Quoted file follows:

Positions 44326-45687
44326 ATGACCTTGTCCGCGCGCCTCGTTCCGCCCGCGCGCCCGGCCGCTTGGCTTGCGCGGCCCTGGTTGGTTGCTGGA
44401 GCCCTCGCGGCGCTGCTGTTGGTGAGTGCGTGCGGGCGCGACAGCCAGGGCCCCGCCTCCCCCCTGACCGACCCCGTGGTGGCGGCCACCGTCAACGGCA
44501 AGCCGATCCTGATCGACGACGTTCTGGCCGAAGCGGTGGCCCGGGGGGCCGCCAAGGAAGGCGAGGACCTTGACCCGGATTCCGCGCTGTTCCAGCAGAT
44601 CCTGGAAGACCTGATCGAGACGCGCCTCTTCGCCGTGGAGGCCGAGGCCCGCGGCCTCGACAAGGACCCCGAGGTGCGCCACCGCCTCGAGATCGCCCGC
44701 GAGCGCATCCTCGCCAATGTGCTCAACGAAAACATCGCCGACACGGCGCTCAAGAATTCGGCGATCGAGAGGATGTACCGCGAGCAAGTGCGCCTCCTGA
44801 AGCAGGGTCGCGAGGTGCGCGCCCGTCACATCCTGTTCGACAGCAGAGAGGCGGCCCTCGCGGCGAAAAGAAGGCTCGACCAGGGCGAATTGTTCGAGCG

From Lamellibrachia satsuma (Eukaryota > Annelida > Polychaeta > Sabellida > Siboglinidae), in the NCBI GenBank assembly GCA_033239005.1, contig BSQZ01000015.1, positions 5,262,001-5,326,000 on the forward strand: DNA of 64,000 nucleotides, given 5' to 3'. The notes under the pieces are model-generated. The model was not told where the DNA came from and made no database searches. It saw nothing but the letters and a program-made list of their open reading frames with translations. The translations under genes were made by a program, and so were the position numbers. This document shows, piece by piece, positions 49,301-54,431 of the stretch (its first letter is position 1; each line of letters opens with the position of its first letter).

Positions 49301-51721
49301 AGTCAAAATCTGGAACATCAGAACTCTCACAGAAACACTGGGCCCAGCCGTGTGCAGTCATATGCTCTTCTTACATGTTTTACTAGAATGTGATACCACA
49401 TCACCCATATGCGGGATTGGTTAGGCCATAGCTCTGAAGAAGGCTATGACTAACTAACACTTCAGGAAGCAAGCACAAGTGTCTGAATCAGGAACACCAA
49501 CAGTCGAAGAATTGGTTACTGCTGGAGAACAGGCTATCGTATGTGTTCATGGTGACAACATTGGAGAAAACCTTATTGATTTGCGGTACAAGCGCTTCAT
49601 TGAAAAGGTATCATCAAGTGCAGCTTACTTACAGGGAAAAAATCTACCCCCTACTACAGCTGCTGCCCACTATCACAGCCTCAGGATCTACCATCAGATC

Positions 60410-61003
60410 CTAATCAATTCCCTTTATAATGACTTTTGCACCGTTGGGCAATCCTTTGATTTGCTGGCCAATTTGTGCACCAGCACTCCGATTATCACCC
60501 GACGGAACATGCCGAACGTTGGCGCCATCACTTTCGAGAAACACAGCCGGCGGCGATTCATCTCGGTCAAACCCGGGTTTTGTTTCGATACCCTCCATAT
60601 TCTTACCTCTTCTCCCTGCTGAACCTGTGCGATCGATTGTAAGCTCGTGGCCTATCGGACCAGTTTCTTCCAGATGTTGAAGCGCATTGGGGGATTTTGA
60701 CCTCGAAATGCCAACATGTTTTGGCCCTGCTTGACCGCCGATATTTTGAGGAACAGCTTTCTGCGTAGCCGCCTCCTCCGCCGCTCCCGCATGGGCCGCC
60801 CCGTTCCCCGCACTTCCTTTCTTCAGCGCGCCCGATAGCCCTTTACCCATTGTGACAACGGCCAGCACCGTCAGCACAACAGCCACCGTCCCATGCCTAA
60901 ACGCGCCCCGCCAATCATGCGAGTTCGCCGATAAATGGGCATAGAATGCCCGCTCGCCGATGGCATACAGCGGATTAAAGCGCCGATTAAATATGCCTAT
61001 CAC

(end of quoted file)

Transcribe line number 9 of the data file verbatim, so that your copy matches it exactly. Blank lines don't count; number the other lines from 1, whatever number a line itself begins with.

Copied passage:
Positions 49301-51721